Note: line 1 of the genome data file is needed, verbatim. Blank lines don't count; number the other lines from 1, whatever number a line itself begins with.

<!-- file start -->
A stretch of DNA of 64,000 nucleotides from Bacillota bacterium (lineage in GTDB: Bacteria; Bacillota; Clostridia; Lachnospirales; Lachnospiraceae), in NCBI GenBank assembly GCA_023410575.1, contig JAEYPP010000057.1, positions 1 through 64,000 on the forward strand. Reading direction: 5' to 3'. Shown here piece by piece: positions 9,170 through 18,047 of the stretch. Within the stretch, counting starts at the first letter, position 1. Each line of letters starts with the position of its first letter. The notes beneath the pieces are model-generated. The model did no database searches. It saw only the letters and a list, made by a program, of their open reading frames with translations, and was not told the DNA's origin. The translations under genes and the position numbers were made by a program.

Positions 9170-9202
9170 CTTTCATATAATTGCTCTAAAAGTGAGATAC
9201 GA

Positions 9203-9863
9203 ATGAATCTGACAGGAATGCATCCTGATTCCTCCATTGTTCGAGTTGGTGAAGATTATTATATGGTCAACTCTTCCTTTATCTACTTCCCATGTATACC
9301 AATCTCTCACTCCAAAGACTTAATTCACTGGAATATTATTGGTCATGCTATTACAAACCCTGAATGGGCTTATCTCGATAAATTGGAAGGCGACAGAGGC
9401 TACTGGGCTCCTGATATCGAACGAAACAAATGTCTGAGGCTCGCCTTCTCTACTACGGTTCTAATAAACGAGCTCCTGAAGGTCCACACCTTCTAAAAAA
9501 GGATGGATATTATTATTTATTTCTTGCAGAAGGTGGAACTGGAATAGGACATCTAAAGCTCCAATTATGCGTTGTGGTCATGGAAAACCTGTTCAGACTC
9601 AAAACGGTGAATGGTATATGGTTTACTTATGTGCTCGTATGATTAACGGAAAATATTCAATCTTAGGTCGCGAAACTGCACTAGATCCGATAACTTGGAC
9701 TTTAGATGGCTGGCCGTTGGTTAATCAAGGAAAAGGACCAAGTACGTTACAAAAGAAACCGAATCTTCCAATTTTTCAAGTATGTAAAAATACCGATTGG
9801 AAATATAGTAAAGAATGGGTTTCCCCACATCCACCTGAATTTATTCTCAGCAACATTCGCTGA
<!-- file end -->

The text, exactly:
A stretch of DNA of 64,000 nucleotides from Bacillota bacterium (lineage in GTDB: Bacteria; Bacillota; Clostridia; Lachnospirales; Lachnospiraceae), in NCBI GenBank assembly GCA_023410575.1, contig JAEYPP010000057.1, positions 1 through 64,000 on the forward strand. Reading direction: 5' to 3'. Shown here piece by piece: positions 9,170 through 18,047 of the stretch. Within the stretch, counting starts at the first letter, position 1. Each line of letters starts with the position of its first letter. The notes beneath the pieces are model-generated. The model did no database searches. It saw only the letters and a list, made by a program, of their open reading frames with translations, and was not told the DNA's origin. The translations under genes and the position numbers were made by a program.